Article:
• an ex-post system, in which the Commission would have the discretion to select cases involving structural links it would investigate.

The Commission suggests that it would either require parties to self-assess whether or not a structural link had been created with the Commission retaining discretion whether to investigate, or require parties with a “prima facie problematic structural link” to file a notice with the Commission, which would then be published. The Commission has also asked respondents to suggest whether or not parties should have the option of making voluntary notifications under either system.

Dentons’ view

When the EUMR was introduced in 1989, one of the main arguments was that most of the Member States applied merger control and that an EU system was required in order to be more effective and to eliminate multiple filings. This time the argument is different. A company may gain a significant advantage over a competitor by buying a minority interest, rather than competing, and previous transactions that were – according to the acquirer – designed in such a way as not to affect the ability of the competitor to compete have given rise to significant concerns (such as Sky/ITV and Gillette/Wilkinson Sword). On the other hand, the majority of Member States do not control minority shareholdings. The Commission, therefore, appreciates that requiring all acquisitions of minority interests to be notified to the Commission would be cumbersome and inefficient. This would even be the case in the UK, where the voluntary domestic notification system allows the vast majority of minority investors to ignore merger control issues safely. If a limited pre-notification system were to be imposed, the Commission would need to publish extremely clear guidance as to which minority shareholdings must be notified to it in order to prevent unnecessary delays to innocuous transactions.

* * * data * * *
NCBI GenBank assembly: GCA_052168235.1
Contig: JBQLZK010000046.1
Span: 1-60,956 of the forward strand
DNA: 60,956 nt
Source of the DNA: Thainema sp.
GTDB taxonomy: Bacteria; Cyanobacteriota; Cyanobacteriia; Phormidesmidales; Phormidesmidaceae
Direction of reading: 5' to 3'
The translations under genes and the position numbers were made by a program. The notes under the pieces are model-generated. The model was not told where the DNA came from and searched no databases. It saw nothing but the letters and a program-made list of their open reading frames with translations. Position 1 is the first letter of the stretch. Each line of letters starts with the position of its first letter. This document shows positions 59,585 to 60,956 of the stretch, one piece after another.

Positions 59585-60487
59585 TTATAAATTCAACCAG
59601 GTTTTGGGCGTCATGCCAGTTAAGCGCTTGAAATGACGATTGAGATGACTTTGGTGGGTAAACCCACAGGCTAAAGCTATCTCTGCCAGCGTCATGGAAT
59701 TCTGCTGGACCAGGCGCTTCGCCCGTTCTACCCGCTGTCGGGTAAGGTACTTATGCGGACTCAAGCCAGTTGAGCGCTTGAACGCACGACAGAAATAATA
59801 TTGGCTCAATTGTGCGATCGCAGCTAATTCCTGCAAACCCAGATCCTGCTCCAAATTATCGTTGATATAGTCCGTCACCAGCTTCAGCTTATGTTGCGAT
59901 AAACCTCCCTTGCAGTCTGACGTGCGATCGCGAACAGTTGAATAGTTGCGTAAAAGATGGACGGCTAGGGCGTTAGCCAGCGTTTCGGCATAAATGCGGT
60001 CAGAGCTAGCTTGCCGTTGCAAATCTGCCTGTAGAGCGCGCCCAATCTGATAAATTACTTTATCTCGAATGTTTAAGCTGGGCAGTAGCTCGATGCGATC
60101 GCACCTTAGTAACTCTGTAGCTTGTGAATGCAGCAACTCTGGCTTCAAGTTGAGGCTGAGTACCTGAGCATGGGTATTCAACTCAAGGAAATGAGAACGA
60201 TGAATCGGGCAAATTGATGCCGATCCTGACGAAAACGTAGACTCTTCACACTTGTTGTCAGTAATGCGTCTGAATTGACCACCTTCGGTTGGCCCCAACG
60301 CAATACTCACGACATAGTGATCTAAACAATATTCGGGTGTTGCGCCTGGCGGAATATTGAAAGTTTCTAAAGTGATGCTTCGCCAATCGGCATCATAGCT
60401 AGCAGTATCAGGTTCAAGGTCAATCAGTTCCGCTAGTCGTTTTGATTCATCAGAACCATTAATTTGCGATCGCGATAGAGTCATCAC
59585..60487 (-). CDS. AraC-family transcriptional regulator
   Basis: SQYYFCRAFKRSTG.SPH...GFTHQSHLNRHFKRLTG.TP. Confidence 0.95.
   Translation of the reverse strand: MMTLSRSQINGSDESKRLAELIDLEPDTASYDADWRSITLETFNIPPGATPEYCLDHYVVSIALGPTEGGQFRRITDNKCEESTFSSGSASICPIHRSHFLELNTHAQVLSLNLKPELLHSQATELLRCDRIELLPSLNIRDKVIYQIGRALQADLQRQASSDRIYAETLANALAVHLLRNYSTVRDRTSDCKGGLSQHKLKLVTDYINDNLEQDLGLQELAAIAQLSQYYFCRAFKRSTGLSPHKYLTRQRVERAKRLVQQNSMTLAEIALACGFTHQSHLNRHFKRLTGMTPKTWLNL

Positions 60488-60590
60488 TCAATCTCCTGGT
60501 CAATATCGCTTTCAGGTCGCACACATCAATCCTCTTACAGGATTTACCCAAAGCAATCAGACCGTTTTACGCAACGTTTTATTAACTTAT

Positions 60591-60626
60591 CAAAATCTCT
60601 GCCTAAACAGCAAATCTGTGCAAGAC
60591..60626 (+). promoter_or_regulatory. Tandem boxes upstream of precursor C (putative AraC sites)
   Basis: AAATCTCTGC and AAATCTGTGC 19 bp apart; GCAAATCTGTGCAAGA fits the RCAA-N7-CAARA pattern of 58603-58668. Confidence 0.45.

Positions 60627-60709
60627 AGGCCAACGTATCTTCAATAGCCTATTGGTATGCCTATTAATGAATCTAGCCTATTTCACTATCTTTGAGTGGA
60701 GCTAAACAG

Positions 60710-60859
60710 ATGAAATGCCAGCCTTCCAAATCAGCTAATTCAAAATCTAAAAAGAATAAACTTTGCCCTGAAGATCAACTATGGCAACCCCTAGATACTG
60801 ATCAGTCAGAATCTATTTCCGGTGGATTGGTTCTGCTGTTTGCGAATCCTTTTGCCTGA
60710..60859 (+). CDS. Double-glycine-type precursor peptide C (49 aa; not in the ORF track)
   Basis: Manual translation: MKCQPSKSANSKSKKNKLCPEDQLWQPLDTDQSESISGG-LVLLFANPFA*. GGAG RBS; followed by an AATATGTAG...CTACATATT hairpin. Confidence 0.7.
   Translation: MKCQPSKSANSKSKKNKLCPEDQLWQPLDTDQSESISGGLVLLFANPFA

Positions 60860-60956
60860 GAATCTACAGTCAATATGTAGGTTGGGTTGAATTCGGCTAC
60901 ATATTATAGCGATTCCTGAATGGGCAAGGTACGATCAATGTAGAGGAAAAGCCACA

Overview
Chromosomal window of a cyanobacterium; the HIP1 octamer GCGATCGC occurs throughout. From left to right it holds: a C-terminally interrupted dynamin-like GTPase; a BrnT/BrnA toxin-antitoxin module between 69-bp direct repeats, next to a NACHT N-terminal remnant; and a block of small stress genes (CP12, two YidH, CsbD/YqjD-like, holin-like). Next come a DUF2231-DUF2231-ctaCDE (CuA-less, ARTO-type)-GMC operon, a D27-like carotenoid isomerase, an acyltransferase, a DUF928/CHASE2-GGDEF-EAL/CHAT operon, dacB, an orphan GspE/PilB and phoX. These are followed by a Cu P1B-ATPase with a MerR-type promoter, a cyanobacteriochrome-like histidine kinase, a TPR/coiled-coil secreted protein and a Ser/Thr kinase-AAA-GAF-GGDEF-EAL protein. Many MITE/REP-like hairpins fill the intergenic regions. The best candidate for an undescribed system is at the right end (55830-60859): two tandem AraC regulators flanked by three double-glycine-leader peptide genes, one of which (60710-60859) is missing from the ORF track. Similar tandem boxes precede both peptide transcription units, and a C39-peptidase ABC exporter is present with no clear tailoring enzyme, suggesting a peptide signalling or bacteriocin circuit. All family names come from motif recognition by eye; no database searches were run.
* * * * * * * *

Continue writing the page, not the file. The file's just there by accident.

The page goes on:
The Commission’s consultation does mention a form of truncated procedure for minority acquisitions (potentially simpler than the existing simplified procedure) but it does not go into detail. Details of what the Commission has in mind would be useful in evaluating the potential impact of the measure.

Case referrals from NCAs to the Commission

Under the current regime, undertakings embarking upon a transaction that is notifiable in three or more Member States (but not reaching the turnover thresholds necessary for a compulsory EUMR filing) may seek to roll their multiple notifications into a single notification to the Commission. This is done by making a request of the relevant NCAs themselves, with a transfer to the EU process being allowed if the NCAs do not object within 15 working days.

Very few (under three per cent of transfer requests) are objected to by NCAs, so the Commission is proposing to ease the burden on notifying parties and allow them to embark on the EU merger process from the beginning. It would then be for NCAs to file their objections to the EU process, having been informed of the notification by the Commission. This process for objecting would run in parallel to the Commission’s own evaluation process for the merger. Theoretically, a merger filing with the Commission done optionally under the three Member States rule would take no longer and be no more complicated than a merger filing done compulsorily under the turnover threshold.

Under the current regime, NCAs also have the option to transfer merger filings to the Commission, if the latter is the more appropriate or better placed authority to handle the filing. However, the Commission must base its decision on the effect of the transaction in the Member State of the NCA making the transfer, not the EEA (or part of it).

The Commission proposes expanding this power to allow it to take the entire transaction out of Member States’ NCAs’ hands where one of them requests it to do so, therefore allowing it to base its decision on the effect of the transaction in the EEA. However, if an NCA objects, then the concentration must be decided by the NCAs, not by the Commission.

Dentons’ view

The reduction in the delay and bureaucratic burden associated with making a filing to the Commission in place of three filings in Member States is to be welcomed. It has always seemed somewhat counterintuitive that, because of this extra step, mergers between entities too small to meet the turnover thresholds could have a longer and more complicated (and therefore more expensive) EUMR merger approval process than those that met them.